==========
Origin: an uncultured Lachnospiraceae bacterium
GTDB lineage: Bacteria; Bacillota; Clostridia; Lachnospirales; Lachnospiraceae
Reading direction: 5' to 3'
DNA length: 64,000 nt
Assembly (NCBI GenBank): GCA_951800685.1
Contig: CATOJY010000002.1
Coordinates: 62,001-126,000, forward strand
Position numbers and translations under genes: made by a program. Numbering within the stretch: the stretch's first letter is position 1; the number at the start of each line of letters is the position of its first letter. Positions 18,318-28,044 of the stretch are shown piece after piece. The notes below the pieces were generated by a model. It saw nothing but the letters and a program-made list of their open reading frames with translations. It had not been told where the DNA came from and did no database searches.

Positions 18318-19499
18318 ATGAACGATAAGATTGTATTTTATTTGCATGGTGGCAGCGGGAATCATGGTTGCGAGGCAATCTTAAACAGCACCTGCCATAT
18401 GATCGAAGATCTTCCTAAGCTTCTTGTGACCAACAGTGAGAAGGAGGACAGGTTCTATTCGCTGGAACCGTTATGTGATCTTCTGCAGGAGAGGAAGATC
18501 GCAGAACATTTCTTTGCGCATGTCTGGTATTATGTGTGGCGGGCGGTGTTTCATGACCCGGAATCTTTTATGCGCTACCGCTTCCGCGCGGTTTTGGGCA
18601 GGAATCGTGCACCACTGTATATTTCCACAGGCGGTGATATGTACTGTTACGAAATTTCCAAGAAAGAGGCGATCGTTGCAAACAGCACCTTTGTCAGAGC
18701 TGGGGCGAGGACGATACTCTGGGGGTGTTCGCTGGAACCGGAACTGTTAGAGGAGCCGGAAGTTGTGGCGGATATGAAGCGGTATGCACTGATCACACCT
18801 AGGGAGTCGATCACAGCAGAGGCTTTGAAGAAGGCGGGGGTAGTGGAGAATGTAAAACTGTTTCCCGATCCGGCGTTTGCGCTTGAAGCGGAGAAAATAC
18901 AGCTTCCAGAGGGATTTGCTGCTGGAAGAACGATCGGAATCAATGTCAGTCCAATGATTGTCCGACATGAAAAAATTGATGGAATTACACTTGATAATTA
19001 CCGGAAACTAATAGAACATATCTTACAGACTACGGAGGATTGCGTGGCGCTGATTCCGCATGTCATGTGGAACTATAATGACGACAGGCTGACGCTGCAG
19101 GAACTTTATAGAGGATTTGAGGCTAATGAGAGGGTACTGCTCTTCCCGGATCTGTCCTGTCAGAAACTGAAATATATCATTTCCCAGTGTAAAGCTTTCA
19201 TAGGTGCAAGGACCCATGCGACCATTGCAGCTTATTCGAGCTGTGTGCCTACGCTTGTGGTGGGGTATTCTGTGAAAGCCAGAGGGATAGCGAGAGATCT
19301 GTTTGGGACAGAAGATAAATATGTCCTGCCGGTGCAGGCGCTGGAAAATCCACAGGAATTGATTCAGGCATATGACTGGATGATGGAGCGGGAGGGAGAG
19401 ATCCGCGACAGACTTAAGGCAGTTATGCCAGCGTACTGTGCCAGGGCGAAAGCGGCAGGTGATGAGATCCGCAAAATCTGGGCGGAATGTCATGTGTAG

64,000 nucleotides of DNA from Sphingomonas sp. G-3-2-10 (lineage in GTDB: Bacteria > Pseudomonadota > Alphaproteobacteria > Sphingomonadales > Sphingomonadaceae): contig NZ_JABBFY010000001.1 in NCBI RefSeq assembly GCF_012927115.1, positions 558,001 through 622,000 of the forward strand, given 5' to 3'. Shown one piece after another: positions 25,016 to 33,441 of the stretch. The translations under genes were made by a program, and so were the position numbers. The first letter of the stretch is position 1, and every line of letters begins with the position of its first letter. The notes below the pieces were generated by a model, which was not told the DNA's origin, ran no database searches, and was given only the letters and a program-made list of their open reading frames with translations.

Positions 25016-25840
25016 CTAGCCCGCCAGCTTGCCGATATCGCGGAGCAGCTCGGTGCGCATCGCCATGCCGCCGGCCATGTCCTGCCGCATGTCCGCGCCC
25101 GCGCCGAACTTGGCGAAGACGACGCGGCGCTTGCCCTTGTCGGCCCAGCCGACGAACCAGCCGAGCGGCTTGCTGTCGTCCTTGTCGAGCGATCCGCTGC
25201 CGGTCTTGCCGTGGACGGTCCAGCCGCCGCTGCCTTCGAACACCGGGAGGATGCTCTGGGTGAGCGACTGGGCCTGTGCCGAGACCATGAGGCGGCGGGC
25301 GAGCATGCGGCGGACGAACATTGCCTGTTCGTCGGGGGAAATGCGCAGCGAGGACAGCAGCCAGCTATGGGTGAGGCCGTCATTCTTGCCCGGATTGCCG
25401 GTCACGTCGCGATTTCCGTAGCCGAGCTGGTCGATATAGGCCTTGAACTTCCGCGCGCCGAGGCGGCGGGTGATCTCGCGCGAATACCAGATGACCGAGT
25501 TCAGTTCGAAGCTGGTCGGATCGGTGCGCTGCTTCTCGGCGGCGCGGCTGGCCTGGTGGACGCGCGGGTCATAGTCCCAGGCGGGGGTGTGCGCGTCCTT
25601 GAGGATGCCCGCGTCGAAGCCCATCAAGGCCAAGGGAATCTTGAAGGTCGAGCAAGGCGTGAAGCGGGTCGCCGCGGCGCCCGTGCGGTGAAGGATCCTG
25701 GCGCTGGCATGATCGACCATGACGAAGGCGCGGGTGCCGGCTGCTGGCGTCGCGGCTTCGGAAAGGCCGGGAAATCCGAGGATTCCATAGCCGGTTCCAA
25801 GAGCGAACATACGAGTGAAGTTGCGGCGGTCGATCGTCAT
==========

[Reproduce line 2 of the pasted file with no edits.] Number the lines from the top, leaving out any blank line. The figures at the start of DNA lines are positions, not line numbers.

GTDB lineage: Bacteria; Bacillota; Clostridia; Lachnospirales; Lachnospiraceae